While fears of another downturn loom, the European financial markets have innovated, evolved and grown

Leveraged debt markets in Europe have shown resilience this year. However, with so many factors up in the air in 2017—from politics to interest rates, regulations and investor sentiment—the question remains whether this will remain the case.

While demand is robust, investors are still not willing to accept terms that are too loose.

Political uncertainty

As recent events have shown, predictions should be made with extreme caution. However, political risk is likely to continue to hang over the high yield market, possibly stalling activity. The nationalist populism movements that have been sweeping across the UK, US and Italy may continue in 2017 if far-right National Front leader Marine Le Pen wins the French election in May or anti-euro and establishment party the Five Star Movement makes headway in Italy. Germans also go to the polls in 2017, and Chancellor Angela Merkel could face tough competition from the anti-EU Alternative for Germany (AfD) party.

Uncertainty will also continue over the direction of the Trump administration. While capital markets seemed to have embraced the positive aspects such as increased infrastructure spending and less regulation, trade protectionism will have a negative impact on financial markets. Few, though, at this stage are willing to assess exactly how Trump's policies will materialise. As for Brexit, the one certainty is that the fallout will continue.

However, some issuers have been brave enough to test the waters in the face of such uncertainty. Four companies— including Thomas Cook, Schustermann & Borenstein and Catalent—issued high yield bonds in Euros in December. Indeed, even after the latest political shock in the Italian referendum, deals are by no means dead, as seen in MRH GB's €712 million December loan deal.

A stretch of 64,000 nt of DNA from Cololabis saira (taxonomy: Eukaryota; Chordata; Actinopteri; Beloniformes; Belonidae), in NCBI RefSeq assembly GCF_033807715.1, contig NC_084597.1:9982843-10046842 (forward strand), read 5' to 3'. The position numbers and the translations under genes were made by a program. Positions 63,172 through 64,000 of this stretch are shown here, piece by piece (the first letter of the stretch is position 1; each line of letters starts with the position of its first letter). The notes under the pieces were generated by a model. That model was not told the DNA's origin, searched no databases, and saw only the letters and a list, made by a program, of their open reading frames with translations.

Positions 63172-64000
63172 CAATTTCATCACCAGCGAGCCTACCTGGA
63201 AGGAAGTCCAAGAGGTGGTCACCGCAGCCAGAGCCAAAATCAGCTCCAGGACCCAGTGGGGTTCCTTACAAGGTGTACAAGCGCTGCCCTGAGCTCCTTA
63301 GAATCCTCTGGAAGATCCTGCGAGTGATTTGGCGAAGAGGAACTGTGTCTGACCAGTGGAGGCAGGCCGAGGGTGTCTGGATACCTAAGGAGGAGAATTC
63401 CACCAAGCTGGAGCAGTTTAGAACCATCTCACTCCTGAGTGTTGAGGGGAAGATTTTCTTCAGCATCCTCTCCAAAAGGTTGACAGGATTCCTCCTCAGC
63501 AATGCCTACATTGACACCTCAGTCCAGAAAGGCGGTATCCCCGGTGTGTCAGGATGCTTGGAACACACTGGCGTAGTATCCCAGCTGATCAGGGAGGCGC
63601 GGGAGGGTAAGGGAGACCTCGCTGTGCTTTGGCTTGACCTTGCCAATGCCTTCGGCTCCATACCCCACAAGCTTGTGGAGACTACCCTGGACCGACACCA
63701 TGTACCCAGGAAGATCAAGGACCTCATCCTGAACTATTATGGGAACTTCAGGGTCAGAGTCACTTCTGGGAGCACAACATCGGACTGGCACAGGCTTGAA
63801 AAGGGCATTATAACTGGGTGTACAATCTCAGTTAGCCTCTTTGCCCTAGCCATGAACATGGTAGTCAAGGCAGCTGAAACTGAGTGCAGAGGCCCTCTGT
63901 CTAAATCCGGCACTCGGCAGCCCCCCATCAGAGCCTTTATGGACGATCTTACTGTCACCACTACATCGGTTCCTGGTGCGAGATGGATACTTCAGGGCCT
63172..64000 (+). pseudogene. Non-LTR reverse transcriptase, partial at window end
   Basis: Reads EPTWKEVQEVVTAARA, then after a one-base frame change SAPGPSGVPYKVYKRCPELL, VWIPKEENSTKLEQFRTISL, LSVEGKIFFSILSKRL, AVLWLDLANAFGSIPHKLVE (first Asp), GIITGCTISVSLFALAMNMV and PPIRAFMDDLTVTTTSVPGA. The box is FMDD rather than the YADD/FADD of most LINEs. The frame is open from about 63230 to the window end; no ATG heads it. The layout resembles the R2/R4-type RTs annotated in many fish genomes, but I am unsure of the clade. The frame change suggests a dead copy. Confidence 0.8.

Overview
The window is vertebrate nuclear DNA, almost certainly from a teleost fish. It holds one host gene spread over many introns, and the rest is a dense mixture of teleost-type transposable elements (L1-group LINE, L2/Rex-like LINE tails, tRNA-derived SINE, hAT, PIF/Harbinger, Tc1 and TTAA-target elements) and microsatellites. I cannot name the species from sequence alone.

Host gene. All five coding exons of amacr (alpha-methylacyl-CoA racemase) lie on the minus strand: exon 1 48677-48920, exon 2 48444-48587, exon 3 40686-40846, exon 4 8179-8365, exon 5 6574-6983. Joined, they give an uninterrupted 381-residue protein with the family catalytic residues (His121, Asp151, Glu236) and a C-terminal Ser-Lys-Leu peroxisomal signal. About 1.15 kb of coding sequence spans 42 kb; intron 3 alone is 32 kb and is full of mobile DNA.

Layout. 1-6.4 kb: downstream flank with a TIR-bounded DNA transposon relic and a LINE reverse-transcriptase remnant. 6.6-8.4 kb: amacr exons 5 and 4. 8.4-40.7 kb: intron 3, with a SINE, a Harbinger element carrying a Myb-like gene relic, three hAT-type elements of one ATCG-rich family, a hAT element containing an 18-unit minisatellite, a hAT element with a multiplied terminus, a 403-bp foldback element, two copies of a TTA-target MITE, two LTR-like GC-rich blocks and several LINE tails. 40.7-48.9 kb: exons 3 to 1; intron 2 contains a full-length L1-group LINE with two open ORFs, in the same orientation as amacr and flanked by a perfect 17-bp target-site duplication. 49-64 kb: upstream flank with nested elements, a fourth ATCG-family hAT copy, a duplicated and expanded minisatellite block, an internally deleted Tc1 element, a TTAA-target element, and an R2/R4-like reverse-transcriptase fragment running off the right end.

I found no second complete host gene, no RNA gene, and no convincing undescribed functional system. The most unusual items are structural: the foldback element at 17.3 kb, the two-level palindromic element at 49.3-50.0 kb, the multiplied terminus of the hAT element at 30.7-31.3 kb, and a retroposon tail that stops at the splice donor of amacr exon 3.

Peaking interest

Although participants have become used to a low interest rate environment, the tide is turning. In December 2016, the US increased its interest rate by 0.25%, the first hike since December 2015. Whether the Bank of England follows suit is difficult to forecast as there are concerns that increasing rates too quickly could choke off growth, particularly when the outlook in a post-Brexit world is unclear.

Interest rate hikes are not good news for bond markets, and analysts predict the US upward move would be the end of their 30-year bull run. A recent report by Goldman Sachs shows that a 1 percent increase in interest rates could translate into a US$1.1 trillion loss to the Bloomberg Barclays US Aggregate Index. However, while high yield will also take a hit, it has a strong track record during periods of tightening, and sell-offs tend to be short-lived. Research from Alliance Bernstein shows that over the past two decades, high yield has recovered from most losses of more than 5 percent in less than a year. This is partly because high yield is more closely related to business performance, rather than rates.

As for Europe, the ECB is expected to continue its monthly bond buying programme, although it will fall to €60 billion from April. Analysts believe it could change direction in late 2017 if inflation accelerates and the recovery is modest but steady.